The nidulariaceous fungi are poorly known in Brazil, probably due to the fact that studies on Brazilian Gasteromycetes are scarce. There are some registers reported by Rick (1961) from the State of Rio Grande do Sul, including: Cyathus ambiguus Tul., C. byssisedus (Jungh.) Tul., C. montagnei Tul., C. poeppigii Tul., C. stercoreus (Schw.) De Toni, C. striatus (Huds.) Hoffm., C. vernicosus (Bull.) DC., Crucibulum laeve, named as C. vulgare Tul. Bononi et al. (1981) and Bononi (1984) reported from the State of São Paulo, Cyathus limbatus Tul., C. poeppigii, C. stercoreus and C. striatus.


Material and methods

Specimens of Crucibulum laeve were collected, during the rainy season of 1999 (January to July), in the Estação Ecológica de Jataí, located in an area of 4.532,18 ha, at 21o33'-21o37'S and 47o45'-46o51'W; and Reserva Biológica de Moji Guaçu, located in an area of 343, 42 ha, at 22o15'-22o16'S and 47o08'-47o-12'W, both in State of São Paulo. Climatic conditions are of the AW type according to Köppen System.

Hand-cut sections of dried material were mounted in Melzer's reagent, 5% KOH, water or cotton blue for microscopical examination (Dominguez de Toledo 1993). Permanent slides were made using PVL resin (Alcohol Polyvinilic and Lactophenol), according to Trappe & Schenck (1982). Colour terms in parenthesis are those of Kornerup & Wanscher (1978), abreviated as KW. The material is preserved in the Herbarium of Instituto de Botânica, Seção de Micologia e Liquenologia (SP), abbreviated by acronyms according to the Index Herbariorum (Holmgren et al. 1990).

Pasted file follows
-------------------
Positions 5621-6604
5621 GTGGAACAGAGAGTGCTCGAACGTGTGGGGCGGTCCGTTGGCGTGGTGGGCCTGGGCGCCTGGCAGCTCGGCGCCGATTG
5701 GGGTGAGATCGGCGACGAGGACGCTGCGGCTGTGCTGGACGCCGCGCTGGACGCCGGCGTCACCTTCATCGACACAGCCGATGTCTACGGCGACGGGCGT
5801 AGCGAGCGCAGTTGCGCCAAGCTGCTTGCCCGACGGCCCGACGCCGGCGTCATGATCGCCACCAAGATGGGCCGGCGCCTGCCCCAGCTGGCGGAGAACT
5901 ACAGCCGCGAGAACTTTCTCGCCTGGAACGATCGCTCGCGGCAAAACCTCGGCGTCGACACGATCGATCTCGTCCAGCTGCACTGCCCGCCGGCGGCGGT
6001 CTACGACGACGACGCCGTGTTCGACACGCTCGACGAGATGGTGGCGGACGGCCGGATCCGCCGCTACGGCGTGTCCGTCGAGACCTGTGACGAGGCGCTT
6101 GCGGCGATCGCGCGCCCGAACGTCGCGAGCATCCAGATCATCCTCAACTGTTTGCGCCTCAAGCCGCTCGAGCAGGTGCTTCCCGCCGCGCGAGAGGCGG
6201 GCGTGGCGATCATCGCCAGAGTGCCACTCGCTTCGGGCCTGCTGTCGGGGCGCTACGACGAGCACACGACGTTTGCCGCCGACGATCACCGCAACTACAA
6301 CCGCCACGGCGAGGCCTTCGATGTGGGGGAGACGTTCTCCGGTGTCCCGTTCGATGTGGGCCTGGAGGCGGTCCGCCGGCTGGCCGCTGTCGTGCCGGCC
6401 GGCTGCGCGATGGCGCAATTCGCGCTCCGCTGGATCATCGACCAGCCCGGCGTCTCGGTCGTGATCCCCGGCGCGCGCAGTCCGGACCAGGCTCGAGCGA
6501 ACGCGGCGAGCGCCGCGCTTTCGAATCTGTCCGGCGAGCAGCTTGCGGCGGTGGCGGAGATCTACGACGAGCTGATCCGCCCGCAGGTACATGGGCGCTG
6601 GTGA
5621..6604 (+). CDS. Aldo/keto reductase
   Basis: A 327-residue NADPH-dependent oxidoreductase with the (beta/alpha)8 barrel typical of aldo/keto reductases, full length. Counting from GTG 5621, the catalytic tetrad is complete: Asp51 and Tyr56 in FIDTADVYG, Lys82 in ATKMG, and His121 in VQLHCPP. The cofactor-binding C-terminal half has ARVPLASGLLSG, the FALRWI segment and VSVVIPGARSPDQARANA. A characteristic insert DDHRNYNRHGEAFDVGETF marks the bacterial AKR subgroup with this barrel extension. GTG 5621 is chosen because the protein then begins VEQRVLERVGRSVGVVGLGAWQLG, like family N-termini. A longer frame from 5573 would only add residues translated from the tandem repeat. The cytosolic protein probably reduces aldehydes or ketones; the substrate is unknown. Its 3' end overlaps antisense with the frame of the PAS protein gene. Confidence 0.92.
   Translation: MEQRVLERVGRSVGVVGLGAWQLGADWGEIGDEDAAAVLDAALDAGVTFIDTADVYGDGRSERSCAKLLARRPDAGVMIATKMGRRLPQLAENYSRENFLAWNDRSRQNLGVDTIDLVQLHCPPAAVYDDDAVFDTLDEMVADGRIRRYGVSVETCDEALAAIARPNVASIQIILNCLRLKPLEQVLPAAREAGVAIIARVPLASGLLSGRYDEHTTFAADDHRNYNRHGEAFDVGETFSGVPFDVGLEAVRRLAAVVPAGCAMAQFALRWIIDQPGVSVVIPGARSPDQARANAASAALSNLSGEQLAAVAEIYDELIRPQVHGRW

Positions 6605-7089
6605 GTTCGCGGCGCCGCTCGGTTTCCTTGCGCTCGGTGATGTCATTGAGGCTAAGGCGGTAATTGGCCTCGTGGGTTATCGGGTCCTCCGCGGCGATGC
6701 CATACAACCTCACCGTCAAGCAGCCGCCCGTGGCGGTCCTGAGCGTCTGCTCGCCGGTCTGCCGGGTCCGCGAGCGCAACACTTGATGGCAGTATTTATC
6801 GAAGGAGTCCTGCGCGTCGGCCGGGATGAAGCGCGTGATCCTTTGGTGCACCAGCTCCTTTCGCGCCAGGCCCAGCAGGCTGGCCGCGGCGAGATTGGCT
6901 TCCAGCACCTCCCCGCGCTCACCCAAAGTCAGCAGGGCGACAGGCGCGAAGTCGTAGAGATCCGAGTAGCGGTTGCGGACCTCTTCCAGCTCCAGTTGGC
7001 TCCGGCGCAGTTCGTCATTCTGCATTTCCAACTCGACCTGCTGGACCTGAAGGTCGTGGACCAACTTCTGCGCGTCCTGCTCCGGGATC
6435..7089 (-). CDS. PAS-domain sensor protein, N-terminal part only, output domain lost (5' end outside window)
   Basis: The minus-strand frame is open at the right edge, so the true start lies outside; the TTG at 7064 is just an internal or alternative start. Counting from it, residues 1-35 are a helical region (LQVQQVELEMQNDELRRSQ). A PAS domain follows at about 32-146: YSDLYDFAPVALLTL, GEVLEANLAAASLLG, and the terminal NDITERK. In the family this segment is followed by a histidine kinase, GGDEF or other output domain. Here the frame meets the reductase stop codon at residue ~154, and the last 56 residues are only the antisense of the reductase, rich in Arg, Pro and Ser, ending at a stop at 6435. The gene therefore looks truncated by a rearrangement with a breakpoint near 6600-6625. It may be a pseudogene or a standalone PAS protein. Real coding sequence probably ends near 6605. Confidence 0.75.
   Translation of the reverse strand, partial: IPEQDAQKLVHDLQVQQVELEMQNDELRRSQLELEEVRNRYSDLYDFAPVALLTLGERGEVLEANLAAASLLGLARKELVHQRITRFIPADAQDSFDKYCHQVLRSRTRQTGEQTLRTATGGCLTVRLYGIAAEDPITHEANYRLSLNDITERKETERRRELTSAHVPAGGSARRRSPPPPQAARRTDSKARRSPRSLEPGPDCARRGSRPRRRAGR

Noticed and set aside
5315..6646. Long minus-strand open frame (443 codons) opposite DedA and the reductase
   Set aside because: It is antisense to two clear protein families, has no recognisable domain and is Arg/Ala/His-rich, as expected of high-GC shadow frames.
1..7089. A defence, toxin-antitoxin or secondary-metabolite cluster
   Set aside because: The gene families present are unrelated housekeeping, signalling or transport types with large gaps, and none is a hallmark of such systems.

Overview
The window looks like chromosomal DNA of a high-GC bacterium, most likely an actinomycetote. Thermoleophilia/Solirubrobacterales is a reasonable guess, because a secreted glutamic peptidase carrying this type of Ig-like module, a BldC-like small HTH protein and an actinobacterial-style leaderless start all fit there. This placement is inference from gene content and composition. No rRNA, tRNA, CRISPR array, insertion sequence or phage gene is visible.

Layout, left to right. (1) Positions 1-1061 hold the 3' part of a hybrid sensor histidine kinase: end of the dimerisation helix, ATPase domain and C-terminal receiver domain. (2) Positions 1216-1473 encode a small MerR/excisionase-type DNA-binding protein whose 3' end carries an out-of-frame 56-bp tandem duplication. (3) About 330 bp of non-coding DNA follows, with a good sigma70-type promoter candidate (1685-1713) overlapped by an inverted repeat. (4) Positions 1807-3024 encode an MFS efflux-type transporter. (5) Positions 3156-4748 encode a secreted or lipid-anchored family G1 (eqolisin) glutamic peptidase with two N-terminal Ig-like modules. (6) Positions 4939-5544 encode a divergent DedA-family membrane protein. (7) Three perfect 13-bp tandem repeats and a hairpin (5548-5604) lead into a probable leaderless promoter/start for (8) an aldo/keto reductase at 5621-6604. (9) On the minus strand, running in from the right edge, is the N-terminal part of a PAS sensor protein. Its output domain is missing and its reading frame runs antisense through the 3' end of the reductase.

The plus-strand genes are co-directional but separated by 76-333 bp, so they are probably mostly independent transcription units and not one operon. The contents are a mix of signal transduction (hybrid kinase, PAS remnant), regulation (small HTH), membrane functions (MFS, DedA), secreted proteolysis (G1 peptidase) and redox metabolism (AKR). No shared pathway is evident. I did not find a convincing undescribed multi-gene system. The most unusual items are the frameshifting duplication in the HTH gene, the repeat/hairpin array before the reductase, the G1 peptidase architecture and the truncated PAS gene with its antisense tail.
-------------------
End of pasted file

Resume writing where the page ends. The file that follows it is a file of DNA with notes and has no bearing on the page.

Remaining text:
Results and discussion

Crucibulum laeve (Huds.) Kambly, Univ. of Iowa Stud. Nat. Hist. 17(4): 167, 1936.

Synonyms: Crucibulum vulgare Tul., Ann. Sci. Nat. 3(1): 90, 1844; Cyathus laevis DC., Fl. Fr. 2: 269, 1805; Cyathus crucibulum Pers., Syn. Fung. 238, 1801; Nidularia crucibulum (Pers.) Secret., Mycogr. Suisse 3: 378, 1833; Nidularia junglandicola Schw., Trans. Am. Phil. Soc. II(4): 253, 1834; Crucibulum junglandicolum (Schw.) de Toni, in Saccardo, Syll. Fung. 7: 44, 1888; Crucibulum crucibuliforme Write, Bull. Torr. Club 29: 269, 1902 (according to Brodie 1975).

Peridium bell-shaped, 7-9 mm high (Fig. 1-2), 6-7 mm across the top (Fig. 3), when young subglobose, at maturity narrowed slightly from the top toward the sessile truncate base which attached to a subiculum; outer surface greyish brown (KW-5D3), finely tomentose but glabrous in age; inner surface light grey (KW- 1D1), smooth, margin thick, wall of a single layer of woven hyphae 1-2 mm diam., branched (Fig. 4). Peridioles light grey (KW- 1D2), lenticular almost irregular, 1,5-2 mm wide, attached to the cup by a funiculus, covered with a yellowish white membrane (KW- 1D1); peridiole hyphae 1,5-3 mm diam., hyaline, branched (Fig. 5). Basidiospores almost hyaline, smooth, elliptical to subovate, 5-6,4-8,2 x 3,5-4,7-5,5 mm. (Fig. 6)